instructions for identifying a first rating of a user who provided first feedback to an online version of a first portion of indexed content, the first rating indicative of a degree to which a first group of users agreed with the first feedback;
instructions for identifying a second rating of a user who provided second feedback to an online version of a second portion of indexed content, the second rating indicative of a degree to which a second group of users agreed with the second feedback;
instructions for determining the first portion of indexed content has a greater relevance to the source of the search criteria than the second portion of indexed content when the first rating is higher than the second rating; and
instructions for determining the second portion of indexed content has a greater relevance to the source of the search criteria than the first portion of indexed content when the second rating is higher than the first rating.
21. The non-transitory computer readable medium as in claim 16, wherein the instructions for ranking the multiple portions of indexed content include:
instructions for identifying a desired amount of reward generated for selection of at least one particular portion of indexed content; and
instructions for modifying a rank position of the particular portion of indexed content based on the desired amount of reward.
22. A computer system comprising:
a processor;
a memory unit that stores instructions associated with an application executed by the processor; and
an interconnect coupling the processor and the memory unit, enabling the computer system to execute the application and perform operations of:
receiving at least one search criteria from a first source;
identifying at least one indexed keyword that matches at least one term related to the search criteria;
identifying at least one object assigned to the matching indexed keyword, wherein the object (i) describes an entity and (ii) references aggregated metadata, wherein the aggregated metadata includes a representation of multiple, disparate instances of online content about the entity, the matching indexed keyword originally extracted from at least one of the disparate instances of online content;
determining a relevance of the identified object to the first source providing the search criteria, the relevance indicative of at least one characteristic of the aggregated metadata referenced by the identified object and feedback associated with the aggregated metadata referenced by the identified object provided by a second user different from the first source;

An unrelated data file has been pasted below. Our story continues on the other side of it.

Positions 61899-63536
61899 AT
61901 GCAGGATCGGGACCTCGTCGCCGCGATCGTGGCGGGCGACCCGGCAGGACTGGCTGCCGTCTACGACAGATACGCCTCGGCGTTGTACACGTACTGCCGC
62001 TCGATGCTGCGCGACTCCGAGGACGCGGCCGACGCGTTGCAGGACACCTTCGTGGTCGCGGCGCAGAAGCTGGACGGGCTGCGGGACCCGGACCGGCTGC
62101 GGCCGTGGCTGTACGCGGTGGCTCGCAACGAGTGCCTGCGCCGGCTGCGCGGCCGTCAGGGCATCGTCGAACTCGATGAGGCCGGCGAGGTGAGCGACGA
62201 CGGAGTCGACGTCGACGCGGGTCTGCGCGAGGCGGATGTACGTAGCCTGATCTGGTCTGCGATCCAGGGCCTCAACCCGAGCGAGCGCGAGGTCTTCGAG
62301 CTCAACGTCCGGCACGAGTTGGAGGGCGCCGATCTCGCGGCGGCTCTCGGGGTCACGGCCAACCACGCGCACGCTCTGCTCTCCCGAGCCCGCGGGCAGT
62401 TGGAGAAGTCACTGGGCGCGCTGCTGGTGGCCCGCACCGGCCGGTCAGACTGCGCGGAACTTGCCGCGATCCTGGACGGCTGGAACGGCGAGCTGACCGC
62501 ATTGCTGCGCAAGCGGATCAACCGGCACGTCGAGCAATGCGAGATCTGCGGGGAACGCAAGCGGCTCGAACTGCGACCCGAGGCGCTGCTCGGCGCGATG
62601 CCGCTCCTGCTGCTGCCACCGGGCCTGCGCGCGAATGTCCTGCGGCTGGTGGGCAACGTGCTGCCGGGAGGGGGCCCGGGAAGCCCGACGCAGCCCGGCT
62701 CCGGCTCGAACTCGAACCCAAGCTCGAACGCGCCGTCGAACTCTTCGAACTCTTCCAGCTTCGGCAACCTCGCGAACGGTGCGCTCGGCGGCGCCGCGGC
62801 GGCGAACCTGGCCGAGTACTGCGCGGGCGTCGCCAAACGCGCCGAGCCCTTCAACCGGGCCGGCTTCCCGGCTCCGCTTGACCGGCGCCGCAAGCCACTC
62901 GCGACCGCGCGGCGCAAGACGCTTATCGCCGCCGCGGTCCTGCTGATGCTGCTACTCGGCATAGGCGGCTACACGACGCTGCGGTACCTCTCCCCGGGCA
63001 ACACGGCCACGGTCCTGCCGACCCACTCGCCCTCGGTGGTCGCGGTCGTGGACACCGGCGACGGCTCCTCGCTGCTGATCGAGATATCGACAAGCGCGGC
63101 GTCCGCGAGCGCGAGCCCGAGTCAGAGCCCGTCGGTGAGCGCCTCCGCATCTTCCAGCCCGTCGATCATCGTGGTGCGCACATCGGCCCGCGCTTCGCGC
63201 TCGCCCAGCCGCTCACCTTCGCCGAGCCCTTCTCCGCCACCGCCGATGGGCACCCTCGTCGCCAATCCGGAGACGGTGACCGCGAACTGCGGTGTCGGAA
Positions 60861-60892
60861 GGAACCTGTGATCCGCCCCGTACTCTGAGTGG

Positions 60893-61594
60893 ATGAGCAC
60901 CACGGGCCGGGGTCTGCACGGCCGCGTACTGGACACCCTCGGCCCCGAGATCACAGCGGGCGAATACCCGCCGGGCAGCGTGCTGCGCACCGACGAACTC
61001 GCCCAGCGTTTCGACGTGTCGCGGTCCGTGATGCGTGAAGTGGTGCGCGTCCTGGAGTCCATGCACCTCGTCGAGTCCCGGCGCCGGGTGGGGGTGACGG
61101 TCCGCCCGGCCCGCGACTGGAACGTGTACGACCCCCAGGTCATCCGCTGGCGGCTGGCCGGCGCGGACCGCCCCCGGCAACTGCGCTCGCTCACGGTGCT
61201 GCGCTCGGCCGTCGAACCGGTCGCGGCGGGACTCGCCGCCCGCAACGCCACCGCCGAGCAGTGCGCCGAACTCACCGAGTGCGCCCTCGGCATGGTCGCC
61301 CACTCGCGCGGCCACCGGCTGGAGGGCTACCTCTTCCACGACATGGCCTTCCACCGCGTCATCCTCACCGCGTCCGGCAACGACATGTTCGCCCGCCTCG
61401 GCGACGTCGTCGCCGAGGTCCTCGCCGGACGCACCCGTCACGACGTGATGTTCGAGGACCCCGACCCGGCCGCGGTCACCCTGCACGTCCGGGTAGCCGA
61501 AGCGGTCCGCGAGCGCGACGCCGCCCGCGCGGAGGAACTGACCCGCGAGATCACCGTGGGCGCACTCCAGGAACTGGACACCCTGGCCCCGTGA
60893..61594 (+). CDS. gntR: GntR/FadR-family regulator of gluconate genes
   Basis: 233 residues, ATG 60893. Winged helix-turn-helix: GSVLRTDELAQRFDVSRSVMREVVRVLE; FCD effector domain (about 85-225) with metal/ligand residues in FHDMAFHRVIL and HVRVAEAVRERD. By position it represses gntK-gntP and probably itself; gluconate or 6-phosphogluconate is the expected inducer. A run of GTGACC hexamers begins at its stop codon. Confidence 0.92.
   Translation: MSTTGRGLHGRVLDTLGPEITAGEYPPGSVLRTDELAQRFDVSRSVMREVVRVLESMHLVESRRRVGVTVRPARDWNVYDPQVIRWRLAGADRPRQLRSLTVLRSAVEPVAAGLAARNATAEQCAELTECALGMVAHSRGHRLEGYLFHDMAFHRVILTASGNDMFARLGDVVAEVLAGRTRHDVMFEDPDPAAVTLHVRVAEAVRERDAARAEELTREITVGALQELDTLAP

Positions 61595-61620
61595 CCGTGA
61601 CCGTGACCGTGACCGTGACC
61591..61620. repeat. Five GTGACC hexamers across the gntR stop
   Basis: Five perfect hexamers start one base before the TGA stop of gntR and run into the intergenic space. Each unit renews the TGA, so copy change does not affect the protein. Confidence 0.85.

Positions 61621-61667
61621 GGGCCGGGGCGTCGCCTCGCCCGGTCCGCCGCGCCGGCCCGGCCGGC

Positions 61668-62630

creating a search result, wherein the identified object is given a rank position in accordance with the relevance of the identified object; and
generating search result content based on at least a portion of the aggregated metadata; and
displaying the search result content, within the search result, at the rank position determined according to the identified object's relevance.
23. A method comprising:
receiving data representative of multiple entities;
instantiating an object to represent each respective entity;
storing each object in a repository;
for each object representing a respective entity:
identifying a plurality of disparate portions of content, wherein each disparate portion of content relates to the entity represented by the object;
extracting at least one keyword from any of the disparate portions of content related to the entity;
inserting the extracted keyword into a searchable keyword index;
assigning the extracted keyword to at least one object representing the entity;
aggregating the plurality of disparate portions of content to create metadata;
creating a reference between the object to the metadata; upon receiving a search criteria:
identifying at least one keyword in the searchable keyword index related to the search criteria;
identifying a plurality of objects assigned to any identified keyword that relates to the search criteria;
for each object in the identified plurality of objects, determining a relevancy of the object with respect to a source of the search criteria, the relevancy based on at least one characteristic of metadata referenced by at least one object in the repository;
creating a ranking of the identified plurality of objects based on the respective relevancy of each of the identified objects;
creating a search result based on the ranking of the identified plurality of objects and feedback associated with the identified objects provided by a second user.